As with operating systems, Microsoft also has the market cornered for office suites. Microsoft Office has long been the de facto standard in offices across the world – and in homes too – probably because it follows having Windows.
There are good alternatives for Mac users – and for Windows users too. One reason to consider an alternative might be a dislike of Microsoft products. Another reason might be machine performance. A low-end computer may not cope well with the latest version of Microsoft Office. Or it might simply be price.
Whatever the reason, there are a lot of free alternatives that would suit the average user.
The open source community has always come up with free alternatives to major commercial software, and this genre is no exception.
I am writing this on a Mac (obviously) using OpenOffice 3. This is a full suite of office applications. It has a Word, Excel, PowerPoint, and even an Access alternative. The last one is very interesting, as it is something found in the Windows version of Microsoft Office, but Access has never been available for the Mac.
OpenOffice is free, and it is available for Mac, Windows, and Linux.
Mac users have only been privileged to a Mac native version for a short while. Before that, we were forced to use the Java-based NeoOffice, which, while it was pretty good, ran quite slowly even on midrange or high-end Macs, as it is not a native app. There were also office suites that ran under the X11 windowing system on OS X.
Perhaps you do not need a full office suite. A lot of people don’t. Some people only require a word processor. Yes, you can buy Microsoft Word on it’s own, but even that it is quite expensive.
For free word processing, try out Bean or AbiWord, both for Mac OS X. Both are excellent pieces of software. In fact, while I wrote this article in OpenOffice, I did double check it and edit it in Bean.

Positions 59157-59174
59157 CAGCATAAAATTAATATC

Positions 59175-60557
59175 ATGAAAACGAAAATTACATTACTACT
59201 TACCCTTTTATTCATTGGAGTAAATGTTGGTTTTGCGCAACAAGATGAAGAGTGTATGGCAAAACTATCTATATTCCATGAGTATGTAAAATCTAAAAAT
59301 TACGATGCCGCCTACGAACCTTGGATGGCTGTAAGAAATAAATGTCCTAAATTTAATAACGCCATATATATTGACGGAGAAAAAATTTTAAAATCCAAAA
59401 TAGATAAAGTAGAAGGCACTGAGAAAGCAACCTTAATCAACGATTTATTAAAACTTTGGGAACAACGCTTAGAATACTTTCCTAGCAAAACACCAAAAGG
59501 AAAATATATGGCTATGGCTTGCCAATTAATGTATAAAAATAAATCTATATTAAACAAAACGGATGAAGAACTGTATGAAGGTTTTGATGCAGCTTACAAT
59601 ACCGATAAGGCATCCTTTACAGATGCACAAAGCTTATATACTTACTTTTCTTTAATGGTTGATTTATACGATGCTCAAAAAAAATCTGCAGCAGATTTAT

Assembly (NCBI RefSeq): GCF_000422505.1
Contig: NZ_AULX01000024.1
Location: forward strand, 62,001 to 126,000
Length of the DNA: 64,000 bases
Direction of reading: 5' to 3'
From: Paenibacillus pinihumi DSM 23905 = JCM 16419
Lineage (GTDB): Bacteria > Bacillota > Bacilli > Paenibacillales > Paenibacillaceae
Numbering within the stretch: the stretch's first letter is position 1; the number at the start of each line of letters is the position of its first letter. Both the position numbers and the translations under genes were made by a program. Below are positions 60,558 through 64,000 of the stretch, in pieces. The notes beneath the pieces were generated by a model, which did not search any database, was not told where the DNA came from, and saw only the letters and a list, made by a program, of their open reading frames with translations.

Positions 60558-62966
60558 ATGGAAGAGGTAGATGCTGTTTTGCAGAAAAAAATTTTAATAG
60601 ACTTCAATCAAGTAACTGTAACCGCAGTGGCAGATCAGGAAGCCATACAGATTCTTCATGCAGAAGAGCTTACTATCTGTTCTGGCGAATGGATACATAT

File Format Issues
The main thing to remember when looking at Microsoft alternatives is that it still needs to be compatible with the big M. If you are writing, at some point you may need to share your document with someone else, so writing in a propriety format is risky. Even the standard format, called OpenDocument Format (which is used in numerous open source packages) is a little out there for most users.
All of the word processors in this article can open and save to the Microsoft Word .doc format.
An interesting point is that when Microsoft moved to version 2008, it moved away from its own .doc format. As with most software, Office 2007 was available for Windows before the Mac, meaning PC user writing articles to share with Mac users or other PC users who hadn’t yet upgraded to Office 2008 were writing in an incompatible format.
NeoOffice 2.1, released shortly after Office 2008 for Windows and before Office 2008 for Mac, was the first Mac word processor capable of reading and writing Office 2008 files.
Don’t get me wrong, Microsoft Office is a good suite of applications, if not a little bloated from all the fancy features, but for it’s price tag it is sometimes not necessary for everyone.
So if you are in the market for a new office suite or just need something to write a letter on, give one of the free alternatives a try and see what you think.
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